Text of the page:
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TMPFILE(3) DragonFly Library Functions Manual TMPFILE(3)
tempnam, tmpfile, tmpnam -- temporary file routines
Standard C Library (libc, -lc)
tempnam(const char *tmpdir, const char *prefix);
The tmpfile() function returns a pointer to a stream associated with a
file descriptor returned by the routine mkstemp(3). The created file is
unlinked before tmpfile() returns, causing the file to be automatically
deleted when the last reference to it is closed. The file is opened with
the access value `w+'. The file is created in the directory determined
by the environment variable TMPDIR if set. The default location if
TMPDIR is not set is /tmp.
The tmpnam() function returns a pointer to a file name, in the P_tmpdir
directory, which did not reference an existing file at some indeterminate
point in the past. P_tmpdir is defined in the include file <stdio.h>.
If the argument str is non-NULL, the file name is copied to the buffer it
references. Otherwise, the file name is copied to a static buffer. In
either case, tmpnam() returns a pointer to the file name.
The buffer referenced by str is expected to be at least L_tmpnam bytes in
length. L_tmpnam is defined in the include file <stdio.h>.
The tempnam() function is similar to tmpnam(), but provides the ability
to specify the directory which will contain the temporary file and the
file name prefix.
The environment variable TMPDIR (if set), the argument tmpdir (if
non-NULL), the directory P_tmpdir, and the directory /tmp are tried, in
the listed order, as directories in which to store the temporary file.
The argument prefix, if non-NULL, is used to specify a file name prefix,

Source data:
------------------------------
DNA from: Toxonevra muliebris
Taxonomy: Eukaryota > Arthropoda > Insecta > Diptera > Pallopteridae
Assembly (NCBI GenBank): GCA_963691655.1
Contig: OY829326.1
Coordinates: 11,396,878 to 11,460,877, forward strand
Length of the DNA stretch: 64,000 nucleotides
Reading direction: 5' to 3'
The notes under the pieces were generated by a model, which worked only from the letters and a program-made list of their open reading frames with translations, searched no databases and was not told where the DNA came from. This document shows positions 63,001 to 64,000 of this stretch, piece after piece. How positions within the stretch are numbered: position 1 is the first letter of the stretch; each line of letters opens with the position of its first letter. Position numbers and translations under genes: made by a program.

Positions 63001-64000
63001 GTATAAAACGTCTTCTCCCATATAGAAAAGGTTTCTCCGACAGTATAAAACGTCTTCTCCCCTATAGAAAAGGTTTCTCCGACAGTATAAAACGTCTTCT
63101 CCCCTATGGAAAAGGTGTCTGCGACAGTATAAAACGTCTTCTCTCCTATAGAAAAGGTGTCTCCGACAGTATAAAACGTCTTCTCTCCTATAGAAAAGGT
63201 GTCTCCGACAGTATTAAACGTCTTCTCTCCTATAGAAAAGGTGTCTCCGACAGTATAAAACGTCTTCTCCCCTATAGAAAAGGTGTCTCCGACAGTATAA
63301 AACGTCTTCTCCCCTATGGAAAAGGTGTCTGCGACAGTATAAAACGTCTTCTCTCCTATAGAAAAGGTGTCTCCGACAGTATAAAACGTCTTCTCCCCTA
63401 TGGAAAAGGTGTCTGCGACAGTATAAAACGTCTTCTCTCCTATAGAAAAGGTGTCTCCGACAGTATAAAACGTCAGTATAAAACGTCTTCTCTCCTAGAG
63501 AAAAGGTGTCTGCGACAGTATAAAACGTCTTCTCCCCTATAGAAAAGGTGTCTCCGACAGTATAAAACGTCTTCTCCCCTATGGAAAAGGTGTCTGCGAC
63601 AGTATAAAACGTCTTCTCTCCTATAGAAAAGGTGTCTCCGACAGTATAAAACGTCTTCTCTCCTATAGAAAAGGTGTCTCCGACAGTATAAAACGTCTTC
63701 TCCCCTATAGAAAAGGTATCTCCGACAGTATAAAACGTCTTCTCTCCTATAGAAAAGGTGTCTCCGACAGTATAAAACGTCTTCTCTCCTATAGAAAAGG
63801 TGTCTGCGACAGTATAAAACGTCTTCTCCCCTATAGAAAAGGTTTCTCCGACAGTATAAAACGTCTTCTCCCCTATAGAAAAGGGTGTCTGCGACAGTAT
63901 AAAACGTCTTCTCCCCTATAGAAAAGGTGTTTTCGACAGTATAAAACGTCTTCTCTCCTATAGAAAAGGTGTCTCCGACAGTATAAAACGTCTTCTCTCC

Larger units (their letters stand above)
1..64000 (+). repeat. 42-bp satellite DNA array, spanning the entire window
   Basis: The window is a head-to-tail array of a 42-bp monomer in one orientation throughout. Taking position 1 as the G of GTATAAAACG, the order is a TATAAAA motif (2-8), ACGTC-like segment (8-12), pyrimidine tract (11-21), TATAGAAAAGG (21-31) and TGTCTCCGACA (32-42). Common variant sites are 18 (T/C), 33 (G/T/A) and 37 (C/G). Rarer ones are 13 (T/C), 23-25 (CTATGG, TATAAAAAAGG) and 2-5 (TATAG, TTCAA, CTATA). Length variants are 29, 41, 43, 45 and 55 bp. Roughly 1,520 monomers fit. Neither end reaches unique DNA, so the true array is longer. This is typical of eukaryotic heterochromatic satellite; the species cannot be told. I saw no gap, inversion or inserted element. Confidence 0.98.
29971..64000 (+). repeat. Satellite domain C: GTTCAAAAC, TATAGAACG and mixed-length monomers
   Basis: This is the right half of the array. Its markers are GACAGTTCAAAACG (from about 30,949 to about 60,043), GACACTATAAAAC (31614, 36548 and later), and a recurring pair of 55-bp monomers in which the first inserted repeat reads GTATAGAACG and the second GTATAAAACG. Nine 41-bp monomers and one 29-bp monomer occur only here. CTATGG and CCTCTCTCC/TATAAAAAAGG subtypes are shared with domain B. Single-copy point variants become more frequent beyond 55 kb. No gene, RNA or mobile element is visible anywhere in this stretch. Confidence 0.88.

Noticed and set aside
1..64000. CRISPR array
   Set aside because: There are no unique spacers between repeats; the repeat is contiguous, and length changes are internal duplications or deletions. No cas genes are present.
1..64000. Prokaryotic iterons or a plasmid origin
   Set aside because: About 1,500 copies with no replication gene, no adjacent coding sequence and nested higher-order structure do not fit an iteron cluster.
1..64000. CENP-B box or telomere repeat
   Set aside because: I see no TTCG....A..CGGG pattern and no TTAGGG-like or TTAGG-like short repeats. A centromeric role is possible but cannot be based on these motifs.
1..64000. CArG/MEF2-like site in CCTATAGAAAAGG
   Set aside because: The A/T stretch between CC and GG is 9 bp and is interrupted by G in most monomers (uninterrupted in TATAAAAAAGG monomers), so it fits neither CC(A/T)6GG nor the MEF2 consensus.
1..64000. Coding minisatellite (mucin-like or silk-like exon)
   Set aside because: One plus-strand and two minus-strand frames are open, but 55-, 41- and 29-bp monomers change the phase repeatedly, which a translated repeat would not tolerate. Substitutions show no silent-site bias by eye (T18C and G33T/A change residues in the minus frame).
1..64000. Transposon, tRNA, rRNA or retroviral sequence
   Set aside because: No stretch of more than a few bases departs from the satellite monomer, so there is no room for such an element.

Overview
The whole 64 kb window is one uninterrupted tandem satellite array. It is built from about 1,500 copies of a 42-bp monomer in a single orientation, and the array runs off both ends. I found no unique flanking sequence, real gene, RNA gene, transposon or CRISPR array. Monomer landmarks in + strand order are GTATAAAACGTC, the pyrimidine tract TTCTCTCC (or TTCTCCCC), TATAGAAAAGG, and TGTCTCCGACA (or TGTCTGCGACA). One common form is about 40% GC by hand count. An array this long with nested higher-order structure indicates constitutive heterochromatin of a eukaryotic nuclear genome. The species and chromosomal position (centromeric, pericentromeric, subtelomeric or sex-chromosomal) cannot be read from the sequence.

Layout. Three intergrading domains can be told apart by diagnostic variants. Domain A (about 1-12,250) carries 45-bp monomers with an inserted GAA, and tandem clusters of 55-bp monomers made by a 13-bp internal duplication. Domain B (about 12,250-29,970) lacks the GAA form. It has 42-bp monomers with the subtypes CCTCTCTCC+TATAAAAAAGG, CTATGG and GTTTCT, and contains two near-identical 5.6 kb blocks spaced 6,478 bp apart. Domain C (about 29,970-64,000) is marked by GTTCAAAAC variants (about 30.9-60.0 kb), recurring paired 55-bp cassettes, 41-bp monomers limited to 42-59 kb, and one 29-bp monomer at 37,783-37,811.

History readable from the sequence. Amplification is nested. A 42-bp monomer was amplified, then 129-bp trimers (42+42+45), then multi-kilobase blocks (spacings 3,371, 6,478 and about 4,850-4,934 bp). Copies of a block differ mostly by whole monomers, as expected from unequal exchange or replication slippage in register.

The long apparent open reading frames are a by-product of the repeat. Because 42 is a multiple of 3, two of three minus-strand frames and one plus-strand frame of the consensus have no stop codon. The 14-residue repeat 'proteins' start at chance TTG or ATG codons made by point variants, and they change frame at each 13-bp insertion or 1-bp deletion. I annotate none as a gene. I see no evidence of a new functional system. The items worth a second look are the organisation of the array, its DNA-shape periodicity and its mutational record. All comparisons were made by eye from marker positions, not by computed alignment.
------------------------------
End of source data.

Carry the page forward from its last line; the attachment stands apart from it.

which will be the first part of the created file name. The tempnam()
function allocates memory in which to store the file name; the returned
pointer may be used as a subsequent argument to free(3).
The tmpfile() function returns a pointer to an open file stream on suc-
cess, and a NULL pointer on error.
The tmpnam() and tempnam() functions return a pointer to a file name on
success, and a NULL pointer on error.
TMPDIR [tempnam() only] If set, the directory in which the temporary
file is stored. TMPDIR is ignored for processes for which
issetugid(2) is true.
These interfaces are provided from System V and ANSI compatibility only.
Most historic implementations of these functions provide only a limited
number of possible temporary file names (usually 26) before file names
will start being recycled. System V implementations of these functions
(and of mktemp(3)) use the access(2) system call to determine whether or
not the temporary file may be created. This has obvious ramifications
for setuid or setgid programs, complicating the portable use of these
interfaces in such programs.
The tmpfile() interface should not be used in software expected to be
used on other systems if there is any possibility that the user does not
wish the temporary file to be publicly readable and writable.
The tmpfile() function may fail and set the global variable errno for any
of the errors specified for the library functions fdopen(3) or
The tmpnam() function may fail and set errno for any of the errors speci-
fied for the library function mktemp(3).
The tempnam() function may fail and set errno for any of the errors spec-
ified for the library functions malloc(3) or mktemp(3).
The tmpnam() and tempnam() functions are susceptible to a race condition
occurring between the selection of the file name and the creation of the
file, which allows malicious users to potentially overwrite arbitrary
files in the system, depending on the level of privilege of the running
program. Additionally, there is no means by which file permissions may
be specified. It is strongly suggested that mkstemp(3) be used in place
of these functions.
The tmpfile() and tmpnam() functions conform to ISO/IEC 9899:1990
DragonFly 3.5 March 18, 2007 DragonFly 3.5